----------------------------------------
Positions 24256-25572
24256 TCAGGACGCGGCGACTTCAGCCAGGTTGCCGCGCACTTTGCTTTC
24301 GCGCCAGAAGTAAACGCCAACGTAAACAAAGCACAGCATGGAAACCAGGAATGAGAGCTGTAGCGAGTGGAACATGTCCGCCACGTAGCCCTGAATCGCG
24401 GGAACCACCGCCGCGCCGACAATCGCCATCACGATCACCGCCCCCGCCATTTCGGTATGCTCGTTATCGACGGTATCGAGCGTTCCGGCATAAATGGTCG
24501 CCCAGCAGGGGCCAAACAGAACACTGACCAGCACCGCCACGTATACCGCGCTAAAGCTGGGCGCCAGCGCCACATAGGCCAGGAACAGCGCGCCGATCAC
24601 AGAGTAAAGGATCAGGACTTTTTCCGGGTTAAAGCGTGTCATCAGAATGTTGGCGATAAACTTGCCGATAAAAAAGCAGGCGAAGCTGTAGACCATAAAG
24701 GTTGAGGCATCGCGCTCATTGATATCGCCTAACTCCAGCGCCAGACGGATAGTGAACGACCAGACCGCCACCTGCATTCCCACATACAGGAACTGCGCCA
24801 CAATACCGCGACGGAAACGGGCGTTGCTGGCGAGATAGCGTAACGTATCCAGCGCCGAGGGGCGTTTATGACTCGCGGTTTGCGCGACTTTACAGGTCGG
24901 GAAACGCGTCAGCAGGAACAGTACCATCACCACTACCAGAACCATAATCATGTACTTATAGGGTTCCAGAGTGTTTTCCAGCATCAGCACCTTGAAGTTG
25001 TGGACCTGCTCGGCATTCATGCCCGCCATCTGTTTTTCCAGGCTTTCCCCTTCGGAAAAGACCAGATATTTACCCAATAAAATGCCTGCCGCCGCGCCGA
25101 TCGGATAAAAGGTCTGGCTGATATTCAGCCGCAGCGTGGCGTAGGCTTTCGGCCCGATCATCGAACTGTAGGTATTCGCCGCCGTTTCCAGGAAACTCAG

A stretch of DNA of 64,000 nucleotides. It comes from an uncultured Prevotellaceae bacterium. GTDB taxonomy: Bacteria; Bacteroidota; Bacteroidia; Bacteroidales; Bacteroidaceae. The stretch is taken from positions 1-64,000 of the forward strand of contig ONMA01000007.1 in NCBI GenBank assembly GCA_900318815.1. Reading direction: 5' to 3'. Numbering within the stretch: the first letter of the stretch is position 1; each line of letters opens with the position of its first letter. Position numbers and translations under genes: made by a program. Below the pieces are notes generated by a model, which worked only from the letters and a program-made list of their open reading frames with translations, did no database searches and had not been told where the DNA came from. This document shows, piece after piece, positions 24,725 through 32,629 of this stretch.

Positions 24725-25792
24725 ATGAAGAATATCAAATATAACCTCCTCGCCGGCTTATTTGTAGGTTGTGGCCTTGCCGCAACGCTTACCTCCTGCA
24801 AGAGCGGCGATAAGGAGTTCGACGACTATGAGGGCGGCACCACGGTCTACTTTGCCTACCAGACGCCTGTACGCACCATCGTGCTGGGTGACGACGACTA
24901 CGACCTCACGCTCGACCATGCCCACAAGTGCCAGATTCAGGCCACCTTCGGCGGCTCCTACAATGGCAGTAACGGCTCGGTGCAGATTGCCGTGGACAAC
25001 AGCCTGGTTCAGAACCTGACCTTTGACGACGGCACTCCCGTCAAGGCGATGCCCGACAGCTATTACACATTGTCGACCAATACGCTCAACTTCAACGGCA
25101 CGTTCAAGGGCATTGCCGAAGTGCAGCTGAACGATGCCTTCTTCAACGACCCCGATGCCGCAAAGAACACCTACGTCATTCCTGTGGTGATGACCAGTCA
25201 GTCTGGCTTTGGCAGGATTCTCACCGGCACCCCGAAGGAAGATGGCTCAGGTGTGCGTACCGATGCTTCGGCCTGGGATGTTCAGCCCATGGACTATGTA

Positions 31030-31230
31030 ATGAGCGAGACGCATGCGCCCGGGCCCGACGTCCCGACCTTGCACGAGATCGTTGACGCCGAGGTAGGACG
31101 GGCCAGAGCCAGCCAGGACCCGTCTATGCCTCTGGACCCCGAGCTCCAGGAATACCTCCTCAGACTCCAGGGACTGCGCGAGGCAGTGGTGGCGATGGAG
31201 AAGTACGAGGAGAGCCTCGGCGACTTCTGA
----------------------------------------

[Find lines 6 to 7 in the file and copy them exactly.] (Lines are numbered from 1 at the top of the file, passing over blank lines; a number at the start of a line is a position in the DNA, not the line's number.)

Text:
24601 AGAGTAAAGGATCAGGACTTTTTCCGGGTTAAAGCGTGTCATCAGAATGTTGGCGATAAACTTGCCGATAAAAAAGCAGGCGAAGCTGTAGACCATAAAG
24701 GTTGAGGCATCGCGCTCATTGATATCGCCTAACTCCAGCGCCAGACGGATAGTGAACGACCAGACCGCCACCTGCATTCCCACATACAGGAACTGCGCCA